‘The Real Cost’ of your vaping habits

Julie Dannevig and Corinne Flaherty

The Real Cost campaign, originally launched in 2014 by the FDA’s Center for Tobacco products, recently released the newest leg of their campaign. With the increasing popularity of e-cigarette use in recent years, the U.S. has seen a growing number of teens becoming addicted to these dangerous tobacco products. This epidemic is present both nationally and locally, affecting WHS teens to the extent of administrative intervention.   

The Real Cost campaign is looking to challenge this epidemic by releasing advertisements that reveal, “real facts, so you can make your own decision,” according to therealcost.gov.

The new national campaign highlights the risks that are associated with vaping by targeting its advertisements to 10.7 million adolescents on various social media platforms, such as Instagram and Facebook.

With the goal of deterring minors from experimenting with these harmful drugs, the advertisements demonstrate the consequences of vaping by featuring graphic images of young teens with visible facial defects. Alongside the images, captions state that the defects are not caused by “a virus, infection or parasite.” Instead, the defects are a result of a vaping addiction.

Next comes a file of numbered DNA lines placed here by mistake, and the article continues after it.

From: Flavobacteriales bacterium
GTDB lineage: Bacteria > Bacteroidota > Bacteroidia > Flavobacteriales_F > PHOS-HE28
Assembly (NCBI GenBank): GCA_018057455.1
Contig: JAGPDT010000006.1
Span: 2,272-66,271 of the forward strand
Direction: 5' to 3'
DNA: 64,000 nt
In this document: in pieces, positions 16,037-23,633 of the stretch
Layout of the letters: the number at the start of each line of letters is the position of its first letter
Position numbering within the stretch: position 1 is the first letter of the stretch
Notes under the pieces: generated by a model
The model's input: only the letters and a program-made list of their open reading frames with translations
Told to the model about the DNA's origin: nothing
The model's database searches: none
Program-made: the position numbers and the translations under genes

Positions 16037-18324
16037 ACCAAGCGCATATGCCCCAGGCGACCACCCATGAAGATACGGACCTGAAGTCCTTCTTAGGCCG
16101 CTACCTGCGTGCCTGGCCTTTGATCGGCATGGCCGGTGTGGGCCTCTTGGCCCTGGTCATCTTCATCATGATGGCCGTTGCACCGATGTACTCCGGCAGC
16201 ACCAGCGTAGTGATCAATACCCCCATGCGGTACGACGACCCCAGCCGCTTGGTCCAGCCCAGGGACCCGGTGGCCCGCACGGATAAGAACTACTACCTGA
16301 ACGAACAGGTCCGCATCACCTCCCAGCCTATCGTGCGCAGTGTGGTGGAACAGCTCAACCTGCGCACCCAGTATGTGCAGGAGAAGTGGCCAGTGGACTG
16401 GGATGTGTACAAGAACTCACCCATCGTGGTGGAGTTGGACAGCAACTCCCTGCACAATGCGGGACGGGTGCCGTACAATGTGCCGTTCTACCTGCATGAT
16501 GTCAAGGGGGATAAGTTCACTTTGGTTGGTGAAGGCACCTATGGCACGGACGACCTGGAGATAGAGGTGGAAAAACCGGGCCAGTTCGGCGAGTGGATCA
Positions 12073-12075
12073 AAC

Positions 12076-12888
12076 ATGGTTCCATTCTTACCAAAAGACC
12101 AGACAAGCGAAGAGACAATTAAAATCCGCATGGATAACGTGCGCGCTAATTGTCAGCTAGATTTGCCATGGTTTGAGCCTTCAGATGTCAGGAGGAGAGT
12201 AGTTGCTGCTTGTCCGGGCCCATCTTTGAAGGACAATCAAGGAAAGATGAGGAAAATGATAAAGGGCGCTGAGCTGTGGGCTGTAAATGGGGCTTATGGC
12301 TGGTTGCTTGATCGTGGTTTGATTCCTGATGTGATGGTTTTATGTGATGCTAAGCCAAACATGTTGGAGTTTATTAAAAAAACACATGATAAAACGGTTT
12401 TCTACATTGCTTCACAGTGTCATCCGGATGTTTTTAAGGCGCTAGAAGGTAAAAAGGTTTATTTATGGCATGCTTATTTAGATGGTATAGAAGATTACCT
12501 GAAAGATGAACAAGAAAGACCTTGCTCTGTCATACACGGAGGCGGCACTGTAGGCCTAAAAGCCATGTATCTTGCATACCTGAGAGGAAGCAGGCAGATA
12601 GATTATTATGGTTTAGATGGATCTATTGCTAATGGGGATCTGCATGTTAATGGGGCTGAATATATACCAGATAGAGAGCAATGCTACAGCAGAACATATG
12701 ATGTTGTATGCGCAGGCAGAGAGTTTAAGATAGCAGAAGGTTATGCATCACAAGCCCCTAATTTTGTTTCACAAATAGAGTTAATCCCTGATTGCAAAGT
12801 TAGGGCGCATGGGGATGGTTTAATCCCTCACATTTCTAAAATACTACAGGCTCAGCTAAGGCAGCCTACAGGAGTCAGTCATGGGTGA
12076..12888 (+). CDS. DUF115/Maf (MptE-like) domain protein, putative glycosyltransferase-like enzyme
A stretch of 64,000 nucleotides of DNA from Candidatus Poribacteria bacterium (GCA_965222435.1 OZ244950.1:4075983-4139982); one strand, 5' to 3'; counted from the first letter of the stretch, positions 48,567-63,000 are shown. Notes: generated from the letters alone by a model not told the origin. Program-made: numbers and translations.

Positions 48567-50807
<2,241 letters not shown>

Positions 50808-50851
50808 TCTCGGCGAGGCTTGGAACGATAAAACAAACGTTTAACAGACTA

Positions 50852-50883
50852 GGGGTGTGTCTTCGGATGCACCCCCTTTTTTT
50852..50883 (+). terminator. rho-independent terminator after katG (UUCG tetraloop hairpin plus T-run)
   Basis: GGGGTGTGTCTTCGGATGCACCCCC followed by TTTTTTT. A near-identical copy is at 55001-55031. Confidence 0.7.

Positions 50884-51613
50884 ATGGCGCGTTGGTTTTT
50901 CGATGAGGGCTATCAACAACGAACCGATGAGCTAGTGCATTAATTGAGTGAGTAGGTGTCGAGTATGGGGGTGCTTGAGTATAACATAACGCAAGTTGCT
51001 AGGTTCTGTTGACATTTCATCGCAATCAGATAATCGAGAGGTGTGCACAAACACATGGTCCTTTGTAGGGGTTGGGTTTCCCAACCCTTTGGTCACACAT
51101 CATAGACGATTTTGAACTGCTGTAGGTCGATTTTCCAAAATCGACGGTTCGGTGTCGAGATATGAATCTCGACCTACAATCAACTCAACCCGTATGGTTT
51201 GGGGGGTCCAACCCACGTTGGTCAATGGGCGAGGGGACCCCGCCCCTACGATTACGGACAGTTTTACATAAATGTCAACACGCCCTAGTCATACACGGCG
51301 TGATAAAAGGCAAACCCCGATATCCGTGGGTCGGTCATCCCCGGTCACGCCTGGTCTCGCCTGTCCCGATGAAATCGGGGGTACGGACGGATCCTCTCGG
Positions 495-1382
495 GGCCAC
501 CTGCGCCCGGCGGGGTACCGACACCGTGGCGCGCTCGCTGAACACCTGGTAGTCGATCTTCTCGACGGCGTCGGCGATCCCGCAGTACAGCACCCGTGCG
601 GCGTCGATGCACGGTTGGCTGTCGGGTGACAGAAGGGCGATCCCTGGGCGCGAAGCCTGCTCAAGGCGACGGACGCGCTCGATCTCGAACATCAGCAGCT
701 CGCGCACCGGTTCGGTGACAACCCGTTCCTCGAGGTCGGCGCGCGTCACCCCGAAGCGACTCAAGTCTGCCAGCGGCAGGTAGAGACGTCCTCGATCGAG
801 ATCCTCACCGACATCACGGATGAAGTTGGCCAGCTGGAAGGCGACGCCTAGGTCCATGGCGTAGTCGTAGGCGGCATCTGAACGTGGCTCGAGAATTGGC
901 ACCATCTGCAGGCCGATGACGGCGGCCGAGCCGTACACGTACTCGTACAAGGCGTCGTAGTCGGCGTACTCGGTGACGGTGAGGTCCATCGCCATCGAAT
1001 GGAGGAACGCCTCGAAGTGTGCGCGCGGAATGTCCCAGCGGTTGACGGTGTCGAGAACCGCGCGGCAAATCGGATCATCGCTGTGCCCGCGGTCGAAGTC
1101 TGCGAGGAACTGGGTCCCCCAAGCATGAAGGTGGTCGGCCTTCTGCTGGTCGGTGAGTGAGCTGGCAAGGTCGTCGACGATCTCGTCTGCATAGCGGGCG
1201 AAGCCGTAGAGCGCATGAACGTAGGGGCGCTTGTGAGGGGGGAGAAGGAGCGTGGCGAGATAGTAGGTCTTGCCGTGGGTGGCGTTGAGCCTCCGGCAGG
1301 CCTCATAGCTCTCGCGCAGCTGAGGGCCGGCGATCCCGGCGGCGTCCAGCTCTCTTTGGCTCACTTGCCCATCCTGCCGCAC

“Seeing those pictures makes me not want to do those drugs even more because of all the scars and the weird facial stuff that those people have,” said an anonymous WHS senior. “[but] I don’t think that it will stop people who are already [vaping] from continuing.”

Photo by HHS.gov
An advertisement from The Real Cost.

Another anonymous WHS senior said: “I’d rather hear a personal story than just an ad or commercial telling me not to do something. The Real Cost campaign doesn’t really have any effect on me.”

WHS health teacher Susan Kolesar explained she doesn’t know if this campaign has any effect on teens. She believes in order to prevent vaping, it’s about educating parents and the younger generation on the harmful effects before they face addiction.

However, according to a study published in the American Journal of Preventive Medicine, the Real Cost campaign has reduced tobacco-related mortality in youth.

While statistically the Real Cost campaign has been successful in dissuading underage use of e-cigarettes, the graphic advertisements do not deter many teens from continuing to vape.